For the first time in school history, the Broadneck Bruins boys and girls swim teams both won county championships in the same year, with the boys team ending Severna Park’s four-year reign as county champions in the process on February 4. The Bruin boys finished with 270 points, while the Falcons finished in third with 223 points, with South River splitting the two teams. Meanwhile, the Lady Bruins finished with 252 points, while Severna Park finished in second with 239 points.
For Broadneck head coach Colleen Winans, winning counties meant so much to her and her team.
“For us to win both championships was amazing,” she said. “The cheering amongst the kids was so awesome. And it’s not that easy as many factors including disqualifications, ties and finishes can affect the outcomes. One year, our boys lost to Severna Park by half a point due to a tie.”
Winans also said that this year differed from previous seasons due to the depth both teams had and how the swimmers were able to deal with having less time in the pool as two meets were canceled due to weather. Due to the pandemic, this was the first time in two years that every team came together and competed in the same meet.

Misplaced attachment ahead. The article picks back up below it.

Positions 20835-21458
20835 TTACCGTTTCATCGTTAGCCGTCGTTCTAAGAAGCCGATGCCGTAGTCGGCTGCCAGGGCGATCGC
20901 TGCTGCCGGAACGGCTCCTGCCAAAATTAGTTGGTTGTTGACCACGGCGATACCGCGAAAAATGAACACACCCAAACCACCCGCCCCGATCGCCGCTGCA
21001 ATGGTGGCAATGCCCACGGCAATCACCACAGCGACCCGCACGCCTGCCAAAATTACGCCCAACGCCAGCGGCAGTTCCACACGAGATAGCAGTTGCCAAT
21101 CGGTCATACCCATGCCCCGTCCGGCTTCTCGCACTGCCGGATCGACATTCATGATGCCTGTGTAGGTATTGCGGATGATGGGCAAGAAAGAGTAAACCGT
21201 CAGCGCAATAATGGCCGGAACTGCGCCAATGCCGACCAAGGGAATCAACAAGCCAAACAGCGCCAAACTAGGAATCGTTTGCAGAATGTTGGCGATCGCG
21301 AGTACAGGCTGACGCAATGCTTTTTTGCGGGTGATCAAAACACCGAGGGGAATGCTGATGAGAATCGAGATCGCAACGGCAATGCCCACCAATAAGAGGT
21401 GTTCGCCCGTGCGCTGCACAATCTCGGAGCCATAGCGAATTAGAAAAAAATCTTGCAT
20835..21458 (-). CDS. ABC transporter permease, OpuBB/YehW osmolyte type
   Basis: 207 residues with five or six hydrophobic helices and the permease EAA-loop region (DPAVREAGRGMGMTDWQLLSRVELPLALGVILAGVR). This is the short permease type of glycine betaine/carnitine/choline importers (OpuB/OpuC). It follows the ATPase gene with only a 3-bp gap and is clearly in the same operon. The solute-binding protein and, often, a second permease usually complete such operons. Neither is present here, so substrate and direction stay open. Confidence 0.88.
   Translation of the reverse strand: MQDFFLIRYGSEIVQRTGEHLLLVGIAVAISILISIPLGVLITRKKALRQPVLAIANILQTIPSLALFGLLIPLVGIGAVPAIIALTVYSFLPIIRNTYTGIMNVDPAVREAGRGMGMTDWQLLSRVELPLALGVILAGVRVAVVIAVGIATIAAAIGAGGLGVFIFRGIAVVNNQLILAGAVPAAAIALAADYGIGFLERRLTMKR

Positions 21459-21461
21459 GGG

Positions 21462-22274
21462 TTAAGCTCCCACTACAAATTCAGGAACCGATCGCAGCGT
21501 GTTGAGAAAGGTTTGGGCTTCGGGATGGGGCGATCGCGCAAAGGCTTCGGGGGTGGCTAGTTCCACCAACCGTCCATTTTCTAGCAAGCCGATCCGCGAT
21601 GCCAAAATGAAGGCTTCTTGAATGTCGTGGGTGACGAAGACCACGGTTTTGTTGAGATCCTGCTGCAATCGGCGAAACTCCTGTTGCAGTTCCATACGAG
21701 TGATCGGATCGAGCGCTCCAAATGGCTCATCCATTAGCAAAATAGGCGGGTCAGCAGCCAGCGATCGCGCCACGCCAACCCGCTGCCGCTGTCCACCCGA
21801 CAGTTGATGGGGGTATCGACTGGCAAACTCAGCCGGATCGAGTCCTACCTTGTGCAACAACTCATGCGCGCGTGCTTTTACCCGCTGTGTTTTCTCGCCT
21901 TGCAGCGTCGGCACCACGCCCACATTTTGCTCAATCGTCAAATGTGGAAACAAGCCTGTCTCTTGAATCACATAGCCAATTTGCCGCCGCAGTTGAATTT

Despite her team’s loss, Falcons head coach Emily Bear couldn’t be prouder of how so many of her swimmers stepped up to help the team this season.
“Our junior and senior swimmers really stepped up to help this year and many of them had personal bests throughout the season,” Bear said. “We had some great new talent come in also, which bodes well for next year. Our freshmen and sophomores brought us many team points this year.”
The next competition for both schools is regionals, set for February 19, which will then determine which swimmers move on to states from February 25-26 at College Park. However, both coaches expressed concerns about their team’s ability to do well at regionals.
“The Maryland club state championships take place the same day as regionals, and unfortunately, many of Anne Arundel County’s top swimmers choose to attend that meet instead of high school,” Winans explained. “Compared to us, Montgomery County swimmers don’t have the same conflict.”
Bear, who also coaches tennis for the Falcons, expressed surprise at how this is a common occurrence for Anne Arundel County swimmers. “I was a little surprised that this is the norm because high school sports are meant to encourage lifelong love of athletics and camaraderie,” she said. “This takes away the most exciting part of the season for them.”
Ultimately, though, both coaches and their teams have the same goal: to get to states, get on the podium there and score as many points as they can.
“Our mindset is to swim, turn and finish fast,” Winans stated. “Be thankful that we can be together in person and really race and cheer and stay healthy.”
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